YSU’s last rector, Aram Simonian, resigned in May 2019 under government pressure. Pashinian and his associates accused him of placing YSU under the strong influence of the former ruling Republican Party of Armenia.
Critics say the post of YSU rector remains vacant because of the current government’s failure to replace Simonian with a figure loyal to it.
Under Armenian law, the rectors of this and other state universities are appointed by their boards of trustees. Most board members are chosen by university faculties as well as student councils.
The YSU board was disbanded this spring due to the resignations of half of its members which were reportedly engineered by the government. That allowed the Armenian Ministry of Justice to form an ad hoc panel of three officials who named Hovannes Hovannisian the university’s caretaker rector.
Hovannisian, 41, has taught theology at YSU since 2003. Until this week he was also a senior member of Armenia’s former parliament affiliated with Pashinian’s My Step alliance.
Hovannisian insisted that he is now an “apolitical and non-partisan” figure as he was presented to senior YSU professors by Education Minister Vahram Dumanian on Thursday.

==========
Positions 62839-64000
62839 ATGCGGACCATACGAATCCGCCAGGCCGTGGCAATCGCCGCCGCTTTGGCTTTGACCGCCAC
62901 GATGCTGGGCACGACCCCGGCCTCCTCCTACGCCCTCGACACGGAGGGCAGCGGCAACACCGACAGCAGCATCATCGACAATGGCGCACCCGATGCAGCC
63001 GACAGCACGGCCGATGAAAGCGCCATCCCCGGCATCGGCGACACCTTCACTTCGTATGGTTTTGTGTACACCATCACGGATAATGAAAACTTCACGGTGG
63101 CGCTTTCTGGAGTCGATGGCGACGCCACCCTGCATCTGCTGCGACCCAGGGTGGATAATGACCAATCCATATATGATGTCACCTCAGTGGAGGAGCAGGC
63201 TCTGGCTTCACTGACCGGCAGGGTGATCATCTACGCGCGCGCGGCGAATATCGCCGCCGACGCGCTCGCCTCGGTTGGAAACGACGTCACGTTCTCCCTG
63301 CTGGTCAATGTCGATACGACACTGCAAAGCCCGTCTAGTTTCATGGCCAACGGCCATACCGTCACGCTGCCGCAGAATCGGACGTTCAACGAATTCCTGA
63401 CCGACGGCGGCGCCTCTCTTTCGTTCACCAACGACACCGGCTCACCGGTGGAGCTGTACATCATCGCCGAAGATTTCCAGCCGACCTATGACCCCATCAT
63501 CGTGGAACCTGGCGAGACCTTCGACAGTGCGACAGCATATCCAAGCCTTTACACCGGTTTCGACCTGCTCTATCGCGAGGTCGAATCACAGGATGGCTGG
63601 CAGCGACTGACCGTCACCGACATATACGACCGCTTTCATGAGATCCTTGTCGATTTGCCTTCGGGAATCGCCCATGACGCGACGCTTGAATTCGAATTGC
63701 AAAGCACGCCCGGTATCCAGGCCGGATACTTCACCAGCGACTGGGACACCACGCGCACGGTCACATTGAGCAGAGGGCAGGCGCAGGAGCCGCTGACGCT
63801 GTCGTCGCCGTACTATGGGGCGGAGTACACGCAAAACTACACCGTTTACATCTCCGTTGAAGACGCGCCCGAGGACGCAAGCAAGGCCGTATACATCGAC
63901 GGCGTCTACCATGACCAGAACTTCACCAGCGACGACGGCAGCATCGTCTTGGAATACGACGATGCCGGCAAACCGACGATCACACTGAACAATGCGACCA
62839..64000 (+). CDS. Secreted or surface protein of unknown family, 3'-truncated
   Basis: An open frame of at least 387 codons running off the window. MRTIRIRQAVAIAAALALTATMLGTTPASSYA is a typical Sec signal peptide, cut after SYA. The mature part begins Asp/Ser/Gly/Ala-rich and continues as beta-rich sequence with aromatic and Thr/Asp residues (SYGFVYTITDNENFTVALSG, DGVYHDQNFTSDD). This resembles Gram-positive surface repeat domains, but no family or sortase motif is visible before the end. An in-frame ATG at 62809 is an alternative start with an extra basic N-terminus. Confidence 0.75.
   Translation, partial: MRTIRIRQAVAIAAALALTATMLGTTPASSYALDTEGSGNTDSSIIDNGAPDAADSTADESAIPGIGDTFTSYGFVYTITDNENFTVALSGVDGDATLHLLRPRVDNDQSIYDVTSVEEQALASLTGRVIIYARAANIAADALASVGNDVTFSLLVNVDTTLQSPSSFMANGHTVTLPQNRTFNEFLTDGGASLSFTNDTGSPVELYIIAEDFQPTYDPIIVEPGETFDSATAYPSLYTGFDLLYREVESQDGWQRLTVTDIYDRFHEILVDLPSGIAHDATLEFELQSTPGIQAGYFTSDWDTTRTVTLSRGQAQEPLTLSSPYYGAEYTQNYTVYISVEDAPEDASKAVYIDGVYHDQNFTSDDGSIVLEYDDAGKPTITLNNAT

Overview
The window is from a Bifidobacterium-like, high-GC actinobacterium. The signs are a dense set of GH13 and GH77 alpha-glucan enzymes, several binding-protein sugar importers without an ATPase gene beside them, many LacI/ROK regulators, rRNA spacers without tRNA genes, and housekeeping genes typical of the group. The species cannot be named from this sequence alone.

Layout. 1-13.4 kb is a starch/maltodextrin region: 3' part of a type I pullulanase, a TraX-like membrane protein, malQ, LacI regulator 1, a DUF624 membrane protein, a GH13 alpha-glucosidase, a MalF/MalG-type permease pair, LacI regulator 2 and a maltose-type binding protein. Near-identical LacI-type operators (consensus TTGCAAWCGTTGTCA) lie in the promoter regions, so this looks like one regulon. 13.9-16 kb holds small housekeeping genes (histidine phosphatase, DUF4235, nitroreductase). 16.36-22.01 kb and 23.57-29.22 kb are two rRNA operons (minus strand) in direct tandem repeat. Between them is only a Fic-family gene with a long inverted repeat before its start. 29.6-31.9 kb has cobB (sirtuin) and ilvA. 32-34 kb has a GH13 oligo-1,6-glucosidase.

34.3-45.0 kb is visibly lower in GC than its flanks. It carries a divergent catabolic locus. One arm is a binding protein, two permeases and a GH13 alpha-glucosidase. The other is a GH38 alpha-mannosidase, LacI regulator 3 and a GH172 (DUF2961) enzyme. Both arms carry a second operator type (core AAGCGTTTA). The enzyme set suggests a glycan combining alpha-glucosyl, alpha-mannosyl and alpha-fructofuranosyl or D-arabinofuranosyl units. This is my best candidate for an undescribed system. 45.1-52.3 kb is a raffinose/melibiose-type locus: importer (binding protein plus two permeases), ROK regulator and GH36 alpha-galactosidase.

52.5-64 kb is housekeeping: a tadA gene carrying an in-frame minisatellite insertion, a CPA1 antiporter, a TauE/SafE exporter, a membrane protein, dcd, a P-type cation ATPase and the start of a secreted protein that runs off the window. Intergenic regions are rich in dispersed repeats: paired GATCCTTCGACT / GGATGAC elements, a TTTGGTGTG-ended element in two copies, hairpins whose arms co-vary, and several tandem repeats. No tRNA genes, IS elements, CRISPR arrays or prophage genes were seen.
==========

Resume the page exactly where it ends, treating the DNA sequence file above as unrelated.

“The university must become a real educational establishment that is free from political, partisan or any other influence,” he said.
Speaking to journalists after the meeting, Dumanian declined to explain the choice of YSU’s new acting head. “What is it that you don’t like? … What is your problem?” the minister said.
“This is a political decision that runs counter to democratic principles,” said Menua Soghomonian, one of the YSU professors who have challenged the government in recent months.
Soghomonian argued that Hovannisian was one of the authors of a controversial government bill passed by the National Assembly in March.
The bill strongly opposed by the YSU faculty would empower the government to appoint most members of the university boards.
In a ruling handed down on Monday, the Constitutional Court declared the bill unconstitutional. The court cited an article of the Armenian constitution which entitles state-funded colleges to a high degree of autonomy.
Pashinian and his associates, among them young scholars, pledged to give universities more freedom from the government after they swept to power in 2018.